The BIS has had several renowned space artists during its history and in celebration of these great artists and their works we have added this section of the website in tandem with the new ‘Space Art T-Shirts’ which can be bought from the BIS Shop by clicking here. Below are bio’s for three of our most famous artists along with details on two pieces of their art featured in the new T-Shirts and how they relate to The BIS.
Adrian Mann – FBIS
Adrian Mann is a technical designer and illustrator. After studying maths, physics, and art, he gained comprehensive experience working for many top-name design agencies in the UK, a wide variety of book and magazine illustration projects, and also for world-class management consultancies for clients such as Rolls-Royce, BAe and of course the BIS where he has been a member for many years. His illustrations of the great BIS Project Daedalus starship are some of the most accurate to have been produced and he is now turning this skill to its successor, Project Icarus and Icarus Interstellar. His illustrations have appeared in many books, magazines, and TV programs. Adrian also provides illustrations for other aerospace projects, especially unbuilt UK aircraft and missiles from the 1950s and 60s. Adrian also works with Reaction Engines Ltd since their early days, and produces all the images and animations for their revolutionary SKYLON spaceplane and SABRE engine. This includes the images and animated video pieces on their website. Adrian and his wife currently live in rural Hungary, where he manages to regularly contribute to BIS articles and publications. He was graphic designer for our popular Odyssey e-newsletter and helped finalise the design of the BIS 80th Anniversary logo.
David A. Hardy – FBIS, FIAAA
David Hardy was born April 1936 in Bournville, UK, where he later started a career in the Design Office of Cadbury’s, where he created packaging and advertising art for the company’s confectionery. However, in 1950 at the age of 14 he had first started painting space art. He later discovered this was the same year as Alexei Leonov, the Russian cosmonaut/artist, and leading Japanese astronomical artist Kazuaki Iwasaki.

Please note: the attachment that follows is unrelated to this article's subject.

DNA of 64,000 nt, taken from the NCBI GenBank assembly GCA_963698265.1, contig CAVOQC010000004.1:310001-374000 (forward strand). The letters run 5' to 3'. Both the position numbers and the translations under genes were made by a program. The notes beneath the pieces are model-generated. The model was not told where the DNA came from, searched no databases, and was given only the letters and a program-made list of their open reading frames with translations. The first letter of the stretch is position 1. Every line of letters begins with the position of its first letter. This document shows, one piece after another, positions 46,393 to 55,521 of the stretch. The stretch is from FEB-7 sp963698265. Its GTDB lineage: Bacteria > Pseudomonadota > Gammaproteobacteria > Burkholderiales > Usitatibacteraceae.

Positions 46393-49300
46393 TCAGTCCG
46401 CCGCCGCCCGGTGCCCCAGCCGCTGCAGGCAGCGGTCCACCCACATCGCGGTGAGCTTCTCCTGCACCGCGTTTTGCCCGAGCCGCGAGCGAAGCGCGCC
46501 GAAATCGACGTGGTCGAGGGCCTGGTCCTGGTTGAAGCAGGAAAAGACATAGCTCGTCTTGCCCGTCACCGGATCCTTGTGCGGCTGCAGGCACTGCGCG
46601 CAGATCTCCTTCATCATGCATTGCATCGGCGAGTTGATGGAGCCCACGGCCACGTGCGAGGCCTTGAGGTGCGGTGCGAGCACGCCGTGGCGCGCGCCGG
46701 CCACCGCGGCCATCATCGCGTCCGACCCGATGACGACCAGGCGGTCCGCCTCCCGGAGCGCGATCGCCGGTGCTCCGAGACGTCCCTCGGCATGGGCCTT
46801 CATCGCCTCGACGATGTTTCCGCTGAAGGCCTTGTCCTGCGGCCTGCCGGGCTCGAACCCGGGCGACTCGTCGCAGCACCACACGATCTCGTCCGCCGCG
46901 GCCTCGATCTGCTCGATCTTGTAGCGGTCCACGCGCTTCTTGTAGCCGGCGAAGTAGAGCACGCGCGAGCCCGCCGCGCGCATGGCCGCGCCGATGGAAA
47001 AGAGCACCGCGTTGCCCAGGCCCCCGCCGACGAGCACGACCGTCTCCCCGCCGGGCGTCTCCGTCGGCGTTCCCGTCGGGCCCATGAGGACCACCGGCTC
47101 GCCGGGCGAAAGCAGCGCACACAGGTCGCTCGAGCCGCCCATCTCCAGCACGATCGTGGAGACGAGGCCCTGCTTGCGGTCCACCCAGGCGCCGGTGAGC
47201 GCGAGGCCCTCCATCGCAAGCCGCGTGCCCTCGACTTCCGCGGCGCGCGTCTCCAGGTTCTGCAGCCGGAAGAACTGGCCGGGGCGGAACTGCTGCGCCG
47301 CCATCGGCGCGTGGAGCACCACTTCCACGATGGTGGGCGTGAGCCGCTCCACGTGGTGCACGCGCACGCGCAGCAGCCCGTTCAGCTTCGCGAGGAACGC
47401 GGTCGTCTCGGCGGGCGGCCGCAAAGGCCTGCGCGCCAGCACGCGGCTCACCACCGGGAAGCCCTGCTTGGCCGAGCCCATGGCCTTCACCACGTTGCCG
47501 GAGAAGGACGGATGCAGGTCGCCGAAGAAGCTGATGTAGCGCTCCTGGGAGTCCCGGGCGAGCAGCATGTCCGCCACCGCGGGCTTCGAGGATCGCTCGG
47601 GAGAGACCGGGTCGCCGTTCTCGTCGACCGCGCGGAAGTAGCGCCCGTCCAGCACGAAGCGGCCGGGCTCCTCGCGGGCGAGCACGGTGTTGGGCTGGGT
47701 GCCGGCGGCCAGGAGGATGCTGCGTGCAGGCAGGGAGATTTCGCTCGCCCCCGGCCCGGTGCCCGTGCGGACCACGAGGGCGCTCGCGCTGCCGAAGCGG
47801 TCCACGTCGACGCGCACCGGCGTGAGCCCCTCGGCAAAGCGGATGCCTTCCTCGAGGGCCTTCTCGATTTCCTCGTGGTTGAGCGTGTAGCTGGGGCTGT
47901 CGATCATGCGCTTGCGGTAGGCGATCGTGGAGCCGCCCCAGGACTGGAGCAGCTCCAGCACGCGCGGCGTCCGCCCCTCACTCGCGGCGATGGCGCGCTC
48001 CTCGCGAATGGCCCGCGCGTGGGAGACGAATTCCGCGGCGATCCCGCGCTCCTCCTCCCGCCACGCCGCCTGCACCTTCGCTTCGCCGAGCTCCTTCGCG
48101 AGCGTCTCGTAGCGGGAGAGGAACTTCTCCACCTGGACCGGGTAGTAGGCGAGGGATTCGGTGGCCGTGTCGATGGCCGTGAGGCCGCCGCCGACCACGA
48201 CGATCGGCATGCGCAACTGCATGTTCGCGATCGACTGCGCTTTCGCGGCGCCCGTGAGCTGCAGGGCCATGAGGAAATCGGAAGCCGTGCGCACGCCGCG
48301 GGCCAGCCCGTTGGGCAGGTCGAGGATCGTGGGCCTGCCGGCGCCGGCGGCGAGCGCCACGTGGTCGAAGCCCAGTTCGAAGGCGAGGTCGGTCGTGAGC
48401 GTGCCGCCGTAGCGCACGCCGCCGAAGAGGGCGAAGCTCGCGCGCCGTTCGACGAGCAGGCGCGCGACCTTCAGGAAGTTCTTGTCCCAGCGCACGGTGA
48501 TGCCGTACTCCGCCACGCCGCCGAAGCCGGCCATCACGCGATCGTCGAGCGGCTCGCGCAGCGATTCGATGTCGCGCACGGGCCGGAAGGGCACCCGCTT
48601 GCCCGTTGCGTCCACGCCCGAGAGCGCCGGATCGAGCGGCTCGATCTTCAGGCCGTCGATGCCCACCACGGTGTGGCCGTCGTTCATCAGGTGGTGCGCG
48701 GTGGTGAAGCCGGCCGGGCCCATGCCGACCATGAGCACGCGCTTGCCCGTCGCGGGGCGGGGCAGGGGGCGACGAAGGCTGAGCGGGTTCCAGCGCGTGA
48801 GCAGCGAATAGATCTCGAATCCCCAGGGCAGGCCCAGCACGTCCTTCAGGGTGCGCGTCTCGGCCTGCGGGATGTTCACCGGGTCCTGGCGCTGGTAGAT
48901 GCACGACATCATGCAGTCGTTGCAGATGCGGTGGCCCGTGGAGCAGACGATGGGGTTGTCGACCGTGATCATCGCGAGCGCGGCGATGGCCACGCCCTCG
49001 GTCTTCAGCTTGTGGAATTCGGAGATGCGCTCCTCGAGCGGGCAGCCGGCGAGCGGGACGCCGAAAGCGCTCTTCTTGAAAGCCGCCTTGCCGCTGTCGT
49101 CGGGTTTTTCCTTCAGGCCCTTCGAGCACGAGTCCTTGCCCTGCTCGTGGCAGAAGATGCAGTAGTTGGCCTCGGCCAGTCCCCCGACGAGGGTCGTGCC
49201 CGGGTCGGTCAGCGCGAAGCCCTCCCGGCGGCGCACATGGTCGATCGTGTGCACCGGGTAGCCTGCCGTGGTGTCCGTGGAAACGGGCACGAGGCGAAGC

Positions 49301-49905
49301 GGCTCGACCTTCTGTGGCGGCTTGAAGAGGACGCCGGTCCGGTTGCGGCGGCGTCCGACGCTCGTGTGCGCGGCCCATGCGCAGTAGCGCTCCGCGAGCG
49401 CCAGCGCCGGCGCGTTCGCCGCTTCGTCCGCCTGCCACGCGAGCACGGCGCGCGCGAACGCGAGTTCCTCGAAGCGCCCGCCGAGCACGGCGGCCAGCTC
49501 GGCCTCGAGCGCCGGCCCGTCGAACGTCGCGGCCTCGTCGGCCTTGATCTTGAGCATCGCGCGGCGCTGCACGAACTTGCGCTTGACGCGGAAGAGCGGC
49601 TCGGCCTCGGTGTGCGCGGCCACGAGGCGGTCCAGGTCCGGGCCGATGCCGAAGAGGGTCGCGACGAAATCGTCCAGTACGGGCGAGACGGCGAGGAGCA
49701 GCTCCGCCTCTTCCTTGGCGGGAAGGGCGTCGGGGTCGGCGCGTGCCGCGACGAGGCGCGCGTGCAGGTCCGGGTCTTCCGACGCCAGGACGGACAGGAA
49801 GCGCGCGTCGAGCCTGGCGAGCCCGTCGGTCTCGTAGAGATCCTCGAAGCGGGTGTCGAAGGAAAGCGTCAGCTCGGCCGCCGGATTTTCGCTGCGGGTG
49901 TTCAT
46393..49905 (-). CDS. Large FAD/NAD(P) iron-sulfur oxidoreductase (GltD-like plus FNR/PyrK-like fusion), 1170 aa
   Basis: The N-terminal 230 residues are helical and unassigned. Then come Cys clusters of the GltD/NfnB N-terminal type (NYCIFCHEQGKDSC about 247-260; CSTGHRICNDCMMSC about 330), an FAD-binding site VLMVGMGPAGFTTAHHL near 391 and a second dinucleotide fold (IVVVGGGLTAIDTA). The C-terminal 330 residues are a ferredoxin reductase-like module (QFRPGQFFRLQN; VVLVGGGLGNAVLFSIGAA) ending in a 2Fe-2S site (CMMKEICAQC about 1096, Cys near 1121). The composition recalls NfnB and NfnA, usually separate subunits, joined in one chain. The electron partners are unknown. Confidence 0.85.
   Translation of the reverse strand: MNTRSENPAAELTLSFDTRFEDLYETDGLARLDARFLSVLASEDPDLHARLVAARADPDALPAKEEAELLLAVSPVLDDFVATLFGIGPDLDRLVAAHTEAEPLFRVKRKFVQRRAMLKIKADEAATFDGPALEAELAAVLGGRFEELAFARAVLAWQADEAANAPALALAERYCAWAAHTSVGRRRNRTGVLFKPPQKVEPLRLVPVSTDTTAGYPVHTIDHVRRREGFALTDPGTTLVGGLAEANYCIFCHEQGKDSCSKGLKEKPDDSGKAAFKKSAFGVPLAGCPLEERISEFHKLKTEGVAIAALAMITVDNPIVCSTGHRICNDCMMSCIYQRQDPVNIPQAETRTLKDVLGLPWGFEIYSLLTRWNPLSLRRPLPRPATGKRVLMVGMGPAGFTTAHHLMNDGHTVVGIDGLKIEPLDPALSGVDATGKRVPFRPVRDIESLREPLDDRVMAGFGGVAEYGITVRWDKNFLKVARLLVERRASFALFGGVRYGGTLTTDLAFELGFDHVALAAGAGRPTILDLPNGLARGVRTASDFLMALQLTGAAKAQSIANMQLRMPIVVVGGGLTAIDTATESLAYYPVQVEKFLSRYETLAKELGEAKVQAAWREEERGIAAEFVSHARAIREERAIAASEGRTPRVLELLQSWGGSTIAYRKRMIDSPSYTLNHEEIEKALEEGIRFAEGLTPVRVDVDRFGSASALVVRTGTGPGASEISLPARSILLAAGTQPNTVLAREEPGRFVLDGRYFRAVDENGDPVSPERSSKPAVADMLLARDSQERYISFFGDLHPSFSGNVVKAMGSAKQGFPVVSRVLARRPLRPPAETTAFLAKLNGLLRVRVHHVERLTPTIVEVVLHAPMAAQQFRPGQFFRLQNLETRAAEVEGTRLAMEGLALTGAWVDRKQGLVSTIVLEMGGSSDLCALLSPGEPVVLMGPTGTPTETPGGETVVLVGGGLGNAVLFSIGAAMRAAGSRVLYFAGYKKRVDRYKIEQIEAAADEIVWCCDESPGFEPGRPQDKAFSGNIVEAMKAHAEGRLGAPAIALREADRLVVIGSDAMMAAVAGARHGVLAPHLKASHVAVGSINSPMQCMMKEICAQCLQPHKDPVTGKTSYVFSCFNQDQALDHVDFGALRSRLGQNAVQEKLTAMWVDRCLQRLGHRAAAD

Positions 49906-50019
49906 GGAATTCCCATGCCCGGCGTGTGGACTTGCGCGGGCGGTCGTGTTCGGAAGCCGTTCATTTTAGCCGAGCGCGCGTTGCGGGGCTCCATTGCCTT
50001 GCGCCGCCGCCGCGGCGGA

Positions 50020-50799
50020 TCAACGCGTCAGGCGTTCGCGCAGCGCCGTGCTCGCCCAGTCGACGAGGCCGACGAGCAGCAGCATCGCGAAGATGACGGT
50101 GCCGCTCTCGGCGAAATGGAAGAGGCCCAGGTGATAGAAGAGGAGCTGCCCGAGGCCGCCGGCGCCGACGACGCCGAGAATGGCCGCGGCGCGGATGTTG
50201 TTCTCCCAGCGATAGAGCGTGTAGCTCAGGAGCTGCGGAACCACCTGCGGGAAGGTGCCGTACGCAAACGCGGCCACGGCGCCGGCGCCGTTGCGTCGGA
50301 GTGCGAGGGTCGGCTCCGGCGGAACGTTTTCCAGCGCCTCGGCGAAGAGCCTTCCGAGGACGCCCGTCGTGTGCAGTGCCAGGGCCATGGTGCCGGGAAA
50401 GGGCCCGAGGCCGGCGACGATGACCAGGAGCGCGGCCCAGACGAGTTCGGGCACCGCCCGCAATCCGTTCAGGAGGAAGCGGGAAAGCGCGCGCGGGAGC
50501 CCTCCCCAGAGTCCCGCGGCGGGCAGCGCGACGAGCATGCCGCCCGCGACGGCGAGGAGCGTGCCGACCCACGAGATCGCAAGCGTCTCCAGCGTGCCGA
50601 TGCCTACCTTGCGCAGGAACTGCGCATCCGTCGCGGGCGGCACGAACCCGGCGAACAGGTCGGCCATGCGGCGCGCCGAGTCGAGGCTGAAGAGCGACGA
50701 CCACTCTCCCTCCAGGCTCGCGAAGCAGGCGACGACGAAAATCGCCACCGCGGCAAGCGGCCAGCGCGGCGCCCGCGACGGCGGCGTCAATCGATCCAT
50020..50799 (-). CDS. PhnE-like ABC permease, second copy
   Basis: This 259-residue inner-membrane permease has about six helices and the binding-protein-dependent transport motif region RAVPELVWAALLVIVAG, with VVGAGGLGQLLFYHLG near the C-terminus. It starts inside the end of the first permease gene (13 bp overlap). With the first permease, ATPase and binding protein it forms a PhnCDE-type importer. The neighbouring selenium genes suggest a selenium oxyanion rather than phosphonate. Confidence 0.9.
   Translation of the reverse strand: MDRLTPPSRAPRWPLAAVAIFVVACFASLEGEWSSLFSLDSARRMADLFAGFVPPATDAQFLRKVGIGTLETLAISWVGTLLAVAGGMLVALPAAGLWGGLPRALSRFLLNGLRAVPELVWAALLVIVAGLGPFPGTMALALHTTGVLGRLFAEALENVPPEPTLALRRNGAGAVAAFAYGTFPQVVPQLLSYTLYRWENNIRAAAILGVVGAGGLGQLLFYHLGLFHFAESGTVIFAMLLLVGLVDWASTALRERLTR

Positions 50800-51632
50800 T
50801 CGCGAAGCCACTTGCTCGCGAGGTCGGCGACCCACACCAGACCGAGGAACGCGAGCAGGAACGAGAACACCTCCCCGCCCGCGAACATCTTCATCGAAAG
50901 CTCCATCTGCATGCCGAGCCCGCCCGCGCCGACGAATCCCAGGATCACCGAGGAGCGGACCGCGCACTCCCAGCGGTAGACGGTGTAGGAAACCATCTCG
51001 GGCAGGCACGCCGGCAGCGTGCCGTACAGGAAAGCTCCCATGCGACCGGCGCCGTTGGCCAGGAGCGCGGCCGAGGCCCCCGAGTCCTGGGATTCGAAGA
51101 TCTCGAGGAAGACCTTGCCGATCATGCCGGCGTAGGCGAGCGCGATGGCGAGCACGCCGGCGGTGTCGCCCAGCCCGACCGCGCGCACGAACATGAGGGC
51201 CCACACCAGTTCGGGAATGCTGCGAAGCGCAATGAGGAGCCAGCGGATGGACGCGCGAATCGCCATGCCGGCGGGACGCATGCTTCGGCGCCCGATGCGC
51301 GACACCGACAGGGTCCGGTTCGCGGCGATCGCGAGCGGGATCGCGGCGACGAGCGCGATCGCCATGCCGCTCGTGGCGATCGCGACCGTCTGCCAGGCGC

Although basically self-taught he studied briefly at the Margaret Street College of Art in Birmingham, and was soon painting for the BIS. where he met the by then prolific, BIS Fellow R. A. Smith (featured below), who was one of his foremost influences, along with Chesley Bonestell from the USA and early French astronomer-artist, Lucien Rudaux. He also illustrated his first book – Suns, Myths and Men, with another great member of the BIS, Patrick Moore – in 1954 at the age of only 18.
His first science fiction art was published in 1970, but he has gone on to illustrate hundreds of covers for books, and for magazines such as The Magazine of Fantasy and Science Fiction and Analog Science Fiction and Science Fact. His work also appears regularly in magazines such as Astronomy, Sky & Telescope, Astronomy Now and Popular Astronomy, for which he also writes articles.
He is known as much for his non-fiction, accurate astronomical paintings in the tradition of Smith and Bonestell, as for his science fiction work, in which he created ‘Bhen’, his famous green alien which lent humour to his vivid astronomical scenes, who has appeared on a dozen issues of F&SF.
He is European Vice President and former President of the International Association of Astronomical Artists, and until recently Vice President of the Association of Science Fiction and Fantasy Artists. He has attended IAAA workshops all over the world and usually exhibits his work in at least two SF conventions each year, including several in the USA and Europe, and has been Artist Guest of Honour at Eastercon, Novacon, Albacon, Stucon, Eurocon and several others. Hardy is one of a handful of artists to have an asteroid named after him: in 2003 it was christened Davidhardy=1998 SB32.
His website is www.astroart.org, and he may also be found on Facebook, Twitter, and LinkedIn.
R.A. Smith – President of the BIS (1956-1957)
Ralph Smith said that he designed his first spaceship at the age of twelve, in 1917. He was not satisfied with a purely artistic rendering. Many of his pictures were not commenced until he had spent a long while proving by calculation that what he would draw was a reasonable engineering possibility.
Before the War he was principally engaged in architectural decoration. He was responsible for the interior décor of several famous London hotels and metropolitan and provincial super-cinemas – affording good grounding for such pictures as his colour painting of the interior of Lunar City. His picture of the construction of the Space Station in orbit won an award by The Perspectivist magazine.
The first (pre-War) Headquarters of the BIS after transfer from Liverpool to London, was at Ralph’s house in South Chingford, where he was at the heart of the Technical Committee. It was Ralph Smith who took early proposals for a spaceship and evolved the engineering and laid the foundation for subsequent studies.
During the War, Ralph worked as a design draughtsman in the radio-tube MAP factory for which he had provided the layout. After the War, Ralph had an opportunity to work on rockets and for some years he was a Leading Draughtsman in the Drawing Office at Westcott. However, Ralph was a moral objector to the movement of designs towards missiles for military use, which ultimately led him to resign.
In 2007 he was given the Lucien Rudaux Prize and inducted into the Hall of Fame by the International Association of Astronomical Artists (IAAA) in recognition of the pioneering importance of his artwork.